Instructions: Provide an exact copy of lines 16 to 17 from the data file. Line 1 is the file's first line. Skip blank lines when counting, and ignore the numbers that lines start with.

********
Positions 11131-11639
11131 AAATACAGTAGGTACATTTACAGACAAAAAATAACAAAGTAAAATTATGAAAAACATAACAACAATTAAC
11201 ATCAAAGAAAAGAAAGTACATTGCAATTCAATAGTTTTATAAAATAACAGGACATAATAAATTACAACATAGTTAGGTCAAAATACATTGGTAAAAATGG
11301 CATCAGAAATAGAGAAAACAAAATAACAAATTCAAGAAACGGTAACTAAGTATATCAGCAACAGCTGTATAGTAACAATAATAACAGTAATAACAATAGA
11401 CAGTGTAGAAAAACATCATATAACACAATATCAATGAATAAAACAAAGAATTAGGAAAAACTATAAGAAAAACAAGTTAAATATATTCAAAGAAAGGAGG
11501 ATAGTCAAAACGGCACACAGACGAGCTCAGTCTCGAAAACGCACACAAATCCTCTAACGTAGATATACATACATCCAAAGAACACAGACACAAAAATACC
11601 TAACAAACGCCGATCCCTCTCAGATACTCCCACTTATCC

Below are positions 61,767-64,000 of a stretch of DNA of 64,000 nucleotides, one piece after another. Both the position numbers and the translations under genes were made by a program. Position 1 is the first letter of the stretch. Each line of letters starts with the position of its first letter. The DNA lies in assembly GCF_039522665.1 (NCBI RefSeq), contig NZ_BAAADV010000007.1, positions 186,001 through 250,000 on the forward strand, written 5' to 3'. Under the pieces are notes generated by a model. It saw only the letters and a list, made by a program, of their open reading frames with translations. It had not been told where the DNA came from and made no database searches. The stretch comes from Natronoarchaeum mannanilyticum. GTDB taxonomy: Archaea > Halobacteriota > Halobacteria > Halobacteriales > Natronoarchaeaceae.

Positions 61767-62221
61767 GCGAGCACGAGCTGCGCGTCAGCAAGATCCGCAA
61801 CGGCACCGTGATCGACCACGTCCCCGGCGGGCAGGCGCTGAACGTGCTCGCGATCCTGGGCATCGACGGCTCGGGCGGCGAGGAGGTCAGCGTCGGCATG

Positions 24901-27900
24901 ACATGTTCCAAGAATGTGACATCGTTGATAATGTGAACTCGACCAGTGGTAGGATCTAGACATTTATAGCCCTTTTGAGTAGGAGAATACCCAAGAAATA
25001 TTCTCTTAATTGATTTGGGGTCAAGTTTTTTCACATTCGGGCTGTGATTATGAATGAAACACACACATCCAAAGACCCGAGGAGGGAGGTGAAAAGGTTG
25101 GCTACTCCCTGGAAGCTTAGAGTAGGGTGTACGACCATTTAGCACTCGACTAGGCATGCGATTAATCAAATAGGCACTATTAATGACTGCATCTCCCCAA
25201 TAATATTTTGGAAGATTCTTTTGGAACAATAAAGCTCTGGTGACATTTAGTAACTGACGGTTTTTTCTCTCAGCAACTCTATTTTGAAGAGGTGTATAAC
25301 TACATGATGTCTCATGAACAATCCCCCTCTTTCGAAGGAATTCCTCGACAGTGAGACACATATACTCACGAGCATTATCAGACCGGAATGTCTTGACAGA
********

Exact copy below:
25201 TAATATTTTGGAAGATTCTTTTGGAACAATAAAGCTCTGGTGACATTTAGTAACTGACGGTTTTTTCTCTCAGCAACTCTATTTTGAAGAGGTGTATAAC
25301 TACATGATGTCTCATGAACAATCCCCCTCTTTCGAAGGAATTCCTCGACAGTGAGACACATATACTCACGAGCATTATCAGACCGGAATGTCTTGACAGA